This international conference accompanies the exhibition May 68, Architecture Also which will be held at the Cité de l’architecture et du patrimoine, from May 14 to October 17, 2018 (Caroline Maniaque, Eléonore Marantz, Jean-Louis Violeau, curators). The aim is to investigate from an international perspective how architecture was taught in the 1960s and 1970s. This is a period that in France and in many other countries in the West, was marked by radical institutional upheaval and social, political and pedagogic changes.

This conference follows on from two workshops. The first was held on 16th and 17th June 2016 at the Ecole nationale supérieure d’architecture Paris-Belleville and the Institut national d’histoire de l’art. It focused on the building of schools of architecture. The second was held on 20th and 21st October 2016, on news systems of education introduced in schools of architecture in France and elsewhere (Cité de l’architecture et du patrimoine and Ecole nationale supérieure d’architecture, Normandie). 


The upheaval in teaching of architecture in France in May 68 had a wider context, both in time – from the war to the 1970s – and geographically, with international connections. 

The 1965 conference of the International Union of Architects that was held in Paris in 1965 was dedicated to architectural education. The same theme was picked up in a report published by Unesco. In 1978 an international conference on teaching and architecture in European schools was organized by the Société des architectes diplômés par le gouvernement (SADG). The conference of May 2018 will investigate different forms of international architectural education, and in particular those of the sixties and seventies. Changes to architectural theory were determined by many factors including alternative forms of construction and ecological and environmental issues. Architectural teaching was opened up to the Humanities as well as to mathematical and computerized experimentations. How did these initiatives fare in the face of the critical debate to which they were subjected but also the successive reforms that followed. 

Was the citation “68 Moment” particularly fertile for the renewal of teaching? What kind of architects did the architectural schools wish to produce? Did the wave of changes in pedagogy in that period – that can be seen in the United States and in Italy – introduce new ways of thinking about the role of the architects? What was the aim of the many experiments in architectural teaching that were undertaken? What was the influence in France of innovations in England, Belgium, Holland, Germany, Switzerland and in Italy? How were they adopted or adapted?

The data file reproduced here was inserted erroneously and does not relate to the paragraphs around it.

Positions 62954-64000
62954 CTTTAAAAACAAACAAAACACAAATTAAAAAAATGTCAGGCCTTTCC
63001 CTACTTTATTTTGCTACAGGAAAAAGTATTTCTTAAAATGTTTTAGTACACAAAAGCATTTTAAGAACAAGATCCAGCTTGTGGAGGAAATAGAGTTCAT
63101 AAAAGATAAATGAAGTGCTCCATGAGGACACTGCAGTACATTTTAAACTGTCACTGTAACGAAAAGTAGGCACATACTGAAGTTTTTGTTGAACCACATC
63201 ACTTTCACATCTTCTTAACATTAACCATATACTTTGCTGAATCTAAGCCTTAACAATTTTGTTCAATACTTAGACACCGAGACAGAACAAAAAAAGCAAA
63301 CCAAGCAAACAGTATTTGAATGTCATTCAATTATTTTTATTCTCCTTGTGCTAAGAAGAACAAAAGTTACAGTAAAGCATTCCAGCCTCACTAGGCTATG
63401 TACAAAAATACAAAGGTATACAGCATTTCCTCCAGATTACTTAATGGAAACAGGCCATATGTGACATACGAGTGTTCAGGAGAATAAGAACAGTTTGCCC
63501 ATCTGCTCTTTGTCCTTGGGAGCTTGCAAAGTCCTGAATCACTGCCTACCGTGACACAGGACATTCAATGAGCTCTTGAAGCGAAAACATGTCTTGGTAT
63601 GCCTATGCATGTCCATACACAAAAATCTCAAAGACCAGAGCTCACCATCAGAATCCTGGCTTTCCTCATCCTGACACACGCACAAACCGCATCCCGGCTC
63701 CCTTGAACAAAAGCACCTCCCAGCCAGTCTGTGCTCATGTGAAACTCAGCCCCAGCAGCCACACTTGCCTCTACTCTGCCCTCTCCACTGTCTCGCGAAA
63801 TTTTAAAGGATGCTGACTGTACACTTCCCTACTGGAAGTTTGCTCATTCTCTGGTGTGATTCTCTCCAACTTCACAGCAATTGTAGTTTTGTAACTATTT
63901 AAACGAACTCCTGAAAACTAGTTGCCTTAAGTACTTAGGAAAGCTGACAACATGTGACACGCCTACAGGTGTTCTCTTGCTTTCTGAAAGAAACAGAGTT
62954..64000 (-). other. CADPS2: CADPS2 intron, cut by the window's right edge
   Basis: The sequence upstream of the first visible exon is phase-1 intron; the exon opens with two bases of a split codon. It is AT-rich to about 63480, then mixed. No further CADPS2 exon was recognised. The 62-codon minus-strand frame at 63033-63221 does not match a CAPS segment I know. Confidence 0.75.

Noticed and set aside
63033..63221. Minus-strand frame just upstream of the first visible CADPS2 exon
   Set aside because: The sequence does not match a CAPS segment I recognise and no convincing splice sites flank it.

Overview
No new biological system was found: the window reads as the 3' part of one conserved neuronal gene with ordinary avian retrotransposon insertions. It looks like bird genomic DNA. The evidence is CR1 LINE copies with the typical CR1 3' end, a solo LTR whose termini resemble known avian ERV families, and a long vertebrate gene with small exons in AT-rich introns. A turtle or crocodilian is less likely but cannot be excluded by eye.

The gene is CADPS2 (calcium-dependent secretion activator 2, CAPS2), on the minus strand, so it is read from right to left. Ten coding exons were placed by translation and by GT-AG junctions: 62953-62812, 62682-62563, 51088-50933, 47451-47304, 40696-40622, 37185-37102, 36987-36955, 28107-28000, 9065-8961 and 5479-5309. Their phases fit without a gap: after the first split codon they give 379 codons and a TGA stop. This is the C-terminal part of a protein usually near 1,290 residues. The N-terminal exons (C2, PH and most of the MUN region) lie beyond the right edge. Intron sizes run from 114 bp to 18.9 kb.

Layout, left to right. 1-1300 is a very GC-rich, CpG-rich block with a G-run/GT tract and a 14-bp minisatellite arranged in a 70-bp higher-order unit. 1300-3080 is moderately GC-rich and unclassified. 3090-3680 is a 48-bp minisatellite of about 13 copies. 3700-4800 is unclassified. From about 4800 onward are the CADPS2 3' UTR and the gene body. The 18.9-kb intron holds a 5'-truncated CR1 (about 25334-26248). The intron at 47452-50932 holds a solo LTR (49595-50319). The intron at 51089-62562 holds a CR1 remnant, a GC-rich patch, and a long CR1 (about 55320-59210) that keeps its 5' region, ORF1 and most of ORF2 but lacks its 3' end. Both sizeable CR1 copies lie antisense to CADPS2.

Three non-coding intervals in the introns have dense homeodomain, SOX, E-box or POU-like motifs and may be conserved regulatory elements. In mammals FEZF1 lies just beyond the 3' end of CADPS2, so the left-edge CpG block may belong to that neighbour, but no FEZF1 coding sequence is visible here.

This international conference aims to provide a better understanding of the pedagogical theories underlying architectural education from the end of the fifties to the beginning of the eighties in Europe, the Americas and elsewhere. To what extent did these create a generation of architects prepared to master the diversity of architectural skills or, alternatively, to take up theoretical, cultural and political positions? 

A number of publications already deal with architectural education in Europe and in the United States. Several universities have published retrospective studies such as that of Joan Ockman and Rebecca Williamson,   Architecture School : Three Centuries of Educating Architects in North America, (Cambridge, MA, MIT Press, 2012  . Richard Hayes studied the Design-build program established by Charles Moore at Yale in 1967, in his The Yale Building Project. The First 40 Years (New Haven, Yale University Press, 2007). In Portugal, Pedro Bandeira analyzed alternative education in his Porto School B in his Porto School: B side / An oral history (1968-1978) (Guimaraes, A OFICINA, CIPRL, 2014). Beatriz Colomina and her doctoral students at Princeton presented their research program Radical Pedagogies at the Venice Biennale in 2014. 

Suggested topics include:

1. Biographical details and travels of key figures in architectural education.
2. Political or economic factors determining pedagogic changes.
3. The balance between studio teaching, the Fine Arts, the Sciences, the Humanities and Social Sciences. Links between architectural schools, universities and polytechnics. 
4. The experience of students and teachers absorbing urbanism, architecture, industrial design and communication. 
5. The role of particular groups within schools of architecture. The impact of teachers from schools overseas and their role in the renewal of the curriculum.
6. New techniques of teaching such as tape recorders, super8 films, video. New forms of student presentation including publication, workshops and full-scale construction.

Conference proposals:

Please include:
1. An abstract of 250 words specifying your title, the sources you will draw on and the main points of your arguments 
2. Some keywords reflecting the subject you deal with
3. A short personal resumé of 100 words, including your name, telephone contct number, email and institutional affiliation


  • Call for papers opens November 27, 2017
  • Deadline: January 12, 2018
  • Selection: before February 13, 2018
  • Submission of texts: before April 14, 2018
  • Conference: May 15 and 16, 2018

Please send your proposal to:

  • annedebarre at
  • caroline.maniaque at